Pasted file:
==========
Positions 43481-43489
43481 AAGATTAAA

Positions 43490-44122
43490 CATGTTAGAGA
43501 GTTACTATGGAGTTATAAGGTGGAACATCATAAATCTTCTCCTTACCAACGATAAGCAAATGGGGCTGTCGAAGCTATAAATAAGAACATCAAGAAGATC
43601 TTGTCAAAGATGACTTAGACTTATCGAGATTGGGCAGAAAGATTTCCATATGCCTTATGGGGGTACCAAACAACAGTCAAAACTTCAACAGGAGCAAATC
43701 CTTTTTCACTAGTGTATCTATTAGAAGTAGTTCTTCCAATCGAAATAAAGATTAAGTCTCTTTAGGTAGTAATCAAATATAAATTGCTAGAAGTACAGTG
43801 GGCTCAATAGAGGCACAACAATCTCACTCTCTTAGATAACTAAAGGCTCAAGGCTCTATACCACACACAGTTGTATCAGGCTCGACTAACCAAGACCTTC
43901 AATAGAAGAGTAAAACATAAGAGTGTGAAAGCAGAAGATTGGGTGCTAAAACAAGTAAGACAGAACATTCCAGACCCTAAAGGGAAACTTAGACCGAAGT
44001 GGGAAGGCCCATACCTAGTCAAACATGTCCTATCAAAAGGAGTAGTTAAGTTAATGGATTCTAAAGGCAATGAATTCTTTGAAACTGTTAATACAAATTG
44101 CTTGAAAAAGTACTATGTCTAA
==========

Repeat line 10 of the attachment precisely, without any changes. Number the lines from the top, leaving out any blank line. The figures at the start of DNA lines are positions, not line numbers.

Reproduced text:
44001 GGGAAGGCCCATACCTAGTCAAACATGTCCTATCAAAAGGAGTAGTTAAGTTAATGGATTCTAAAGGCAATGAATTCTTTGAAACTGTTAATACAAATTG